Wednesday, August 10, 2016


Usually, when passion is mentioned, we think of sexual passion. But in the fifteenth century, people were more likely to be referring to religious passion. And that is what the missionaries who arrived in South America saw when they looked at the parts of this flower. Wikipedia explains it clearly: 

Symbols of the last days of Jesus and especially his crucifixion:
Blue passion flower (P. caerulea) showing most elements of the Christian symbolism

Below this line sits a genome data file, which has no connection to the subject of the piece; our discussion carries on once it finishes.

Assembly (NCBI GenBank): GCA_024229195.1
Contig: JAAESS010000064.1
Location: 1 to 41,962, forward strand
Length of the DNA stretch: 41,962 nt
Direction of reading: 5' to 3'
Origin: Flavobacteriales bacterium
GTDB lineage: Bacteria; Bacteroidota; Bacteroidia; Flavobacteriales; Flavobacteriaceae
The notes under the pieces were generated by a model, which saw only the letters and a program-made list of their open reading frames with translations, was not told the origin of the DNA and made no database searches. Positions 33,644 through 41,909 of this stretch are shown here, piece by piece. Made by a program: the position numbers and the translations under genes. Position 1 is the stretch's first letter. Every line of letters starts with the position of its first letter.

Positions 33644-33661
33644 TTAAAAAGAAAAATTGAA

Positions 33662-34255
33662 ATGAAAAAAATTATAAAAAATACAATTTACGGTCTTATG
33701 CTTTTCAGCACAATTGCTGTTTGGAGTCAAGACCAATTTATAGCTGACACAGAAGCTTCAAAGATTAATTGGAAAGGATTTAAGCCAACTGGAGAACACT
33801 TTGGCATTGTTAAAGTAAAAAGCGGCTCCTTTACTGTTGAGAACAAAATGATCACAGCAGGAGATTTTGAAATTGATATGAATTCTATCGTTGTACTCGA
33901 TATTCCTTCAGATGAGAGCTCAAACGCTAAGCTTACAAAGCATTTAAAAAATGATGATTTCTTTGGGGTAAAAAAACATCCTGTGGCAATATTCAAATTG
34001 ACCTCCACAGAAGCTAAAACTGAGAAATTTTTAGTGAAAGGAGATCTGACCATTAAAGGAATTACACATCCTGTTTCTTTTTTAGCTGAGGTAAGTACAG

This plant isn't sacred in a strict sense, but the religious history is interesting. 

This plant is common in the Berkeley area. Generally people grow it because it is easy and has beautiful flowers. It also attracts butterflies. As I have mentioned before, Gulf Fritillaries lay their eggs on it. My plant (the photo at the top) is "Sally's Rescue," officially known as "Berkeley." The Wikipedia photo is P. caerulea, one of the most common. Both are favored by butterflies. They also have a fabulous tunnel of nectar hidden below the filaments, which bees love. 

Highly recommended for a chain link fence. But it grow ferociously. Be ready with the pruners. 

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